During the takeoff roll, the pilot flying should concentrate on directional control of the airplane. This is made somewhat easier because there is no torque-produced yawing in a jet as there is in a propeller-driven airplane. The airplane should be maintained exactly on centerline with the wings level. This automatically aids the pilot when contending with an engine failure. If a crosswind exists, the wings should be kept level by displacing the control wheel into the crosswind. During the takeoff roll, the primary responsibility of the pilot not flying is to closely monitor the aircraft systems and to call out the proper V speeds as directed in the captain’s briefing.

Slight forward pressure should be held on the control column to keep the nose-wheel rolling firmly on the runway. If nose-wheel steering is being utilized, the pilot flying should monitor the nose-wheel steering to about 80 knots (or VMCG for the particular airplane) while the pilot not flying applies the forward pressure. After reaching VMCG, the pilot flying should bring his or her left hand up to the control wheel. The pilot’s other hand should be on the thrust levers until at least V1 speed is attained. Although the pilot not flying maintains a check on the engine instruments throughout the takeoff roll, the pilot flying (pilot-in-command) makes the decision to continue or reject a takeoff for any reason. A decision to reject a takeoff requires immediate retarding of thrust levers.

The takeoff and climb-out should be accomplished in accordance with a standard takeoff and departure profile developed for the particular make and model airplane. [Figure 2]

Jet Airplane Takeoff and Climb
Figure 2. Sample takeoff and departure profile

The pilot not flying should call out V1. After passing V1 speed on the takeoff roll, it is no longer mandatory for the pilot flying to keep a hand on the thrust levers. The point for abort has passed, and both hands may be placed on the control wheel. As the airspeed approaches VR, the control column should be moved to a neutral position. As the pre-computed VR speed is attained, the pilot not flying should make the appropriate call-out, and the pilot flying should smoothly rotate the airplane to the appropriate takeoff pitch attitude.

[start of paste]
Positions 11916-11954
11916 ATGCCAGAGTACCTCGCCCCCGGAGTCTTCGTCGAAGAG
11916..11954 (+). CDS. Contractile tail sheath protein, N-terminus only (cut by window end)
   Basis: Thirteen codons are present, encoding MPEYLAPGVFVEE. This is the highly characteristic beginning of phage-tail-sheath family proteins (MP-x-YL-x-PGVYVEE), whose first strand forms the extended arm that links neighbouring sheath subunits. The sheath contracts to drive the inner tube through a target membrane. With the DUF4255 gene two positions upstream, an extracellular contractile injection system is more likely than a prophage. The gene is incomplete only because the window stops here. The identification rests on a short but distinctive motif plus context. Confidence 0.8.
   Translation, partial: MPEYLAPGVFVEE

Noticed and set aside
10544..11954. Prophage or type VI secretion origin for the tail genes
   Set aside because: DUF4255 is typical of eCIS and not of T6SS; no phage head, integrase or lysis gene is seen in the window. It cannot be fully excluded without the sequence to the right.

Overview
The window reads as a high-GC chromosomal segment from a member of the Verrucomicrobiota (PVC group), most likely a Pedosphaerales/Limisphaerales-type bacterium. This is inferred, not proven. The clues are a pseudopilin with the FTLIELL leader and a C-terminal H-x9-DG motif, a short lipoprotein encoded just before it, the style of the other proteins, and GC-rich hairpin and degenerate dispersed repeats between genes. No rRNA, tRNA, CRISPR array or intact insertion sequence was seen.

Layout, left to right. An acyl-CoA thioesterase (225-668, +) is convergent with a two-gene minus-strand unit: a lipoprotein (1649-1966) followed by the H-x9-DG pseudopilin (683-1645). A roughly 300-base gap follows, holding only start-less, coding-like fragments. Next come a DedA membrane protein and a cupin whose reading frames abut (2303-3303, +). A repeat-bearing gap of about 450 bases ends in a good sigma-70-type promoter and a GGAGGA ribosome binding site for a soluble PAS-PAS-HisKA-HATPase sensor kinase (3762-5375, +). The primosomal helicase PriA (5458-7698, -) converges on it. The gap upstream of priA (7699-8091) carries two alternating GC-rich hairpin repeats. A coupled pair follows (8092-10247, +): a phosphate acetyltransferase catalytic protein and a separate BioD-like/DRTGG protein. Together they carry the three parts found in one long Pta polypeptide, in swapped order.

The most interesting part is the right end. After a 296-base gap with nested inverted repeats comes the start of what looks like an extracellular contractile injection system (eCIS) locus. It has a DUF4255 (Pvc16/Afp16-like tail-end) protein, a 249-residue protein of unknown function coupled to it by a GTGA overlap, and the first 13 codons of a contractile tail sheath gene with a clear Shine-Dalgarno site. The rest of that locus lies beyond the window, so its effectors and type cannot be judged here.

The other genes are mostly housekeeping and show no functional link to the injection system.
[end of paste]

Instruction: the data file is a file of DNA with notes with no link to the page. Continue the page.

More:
Rejected Takeoff

Every takeoff could potentially result in a rejected takeoff (RTO) for a variety of reasons: engine failure, fire or smoke, unsuspected equipment on the runway, bird strike, blown tires, direct instructions from the governing ATC authority, or recognition of a significant abnormality (split-airspeed indications, activation of a warning horn, etc.).

Ill-advised rejected takeoff decisions by flight crews and improper pilot technique during the execution of a rejected takeoff contribute to a majority of takeoff-related commercial aviation accidents worldwide. Statistically, although only 2 percent of rejected takeoffs are in this category, high-speed aborts above 120 knots account for the vast majority of RTO overrun accidents. A brief moment of indecision may mean the difference between running out of runway and coming to a safe halt after an aborted takeoff.

It is paramount to remember that FAA-approved takeoff data for any aircraft is based on aircraft performance demonstrated in ideal conditions, using a clean, dry runway, and maximum braking (reverse thrust is not used to compute stopping distance). In reality, stopping performance can be degraded by an array of factors as diversified as:

  • Reduced runway friction (grooved/non-grooved)
  • Mechanical runway contaminants (rubber, oily residue, debris)
  • Natural contaminants (standing water, snow, slush, ice, dust)
  • Wind direction and velocity
  • Low air density
  • Flap configuration
  • Bleed air configuration
  • Underinflated or failing tires
  • Penalizing MEL or CDL items
  • Deficient wheel brakes or RTO auto-brakes
  • Inoperative anti-skid
  • Pilot technique and individual proficiency

Taking pilot response times into account, the go/no-go decision should be made before V1 so that deceleration can begin no later than V1. If braking has not begun by V1, the decision to continue the takeoff is made by default. Delaying the RTO maneuver by just one second beyond V1 increases the speed 4 to 6 knots on average. Knowing that crews require 3 to 7 seconds to identify an impending RTO and execute the maneuver, it stands to reason that a decision should be made prior to V1 in order to ensure a successful outcome of the rejected takeoff. This prompted the FAA to expand on the regulatory definition of V1 and to introduce a couple of new terms through the publication of Advisory Circular (AC) 120-62, “Takeoff Safety Training Aid.”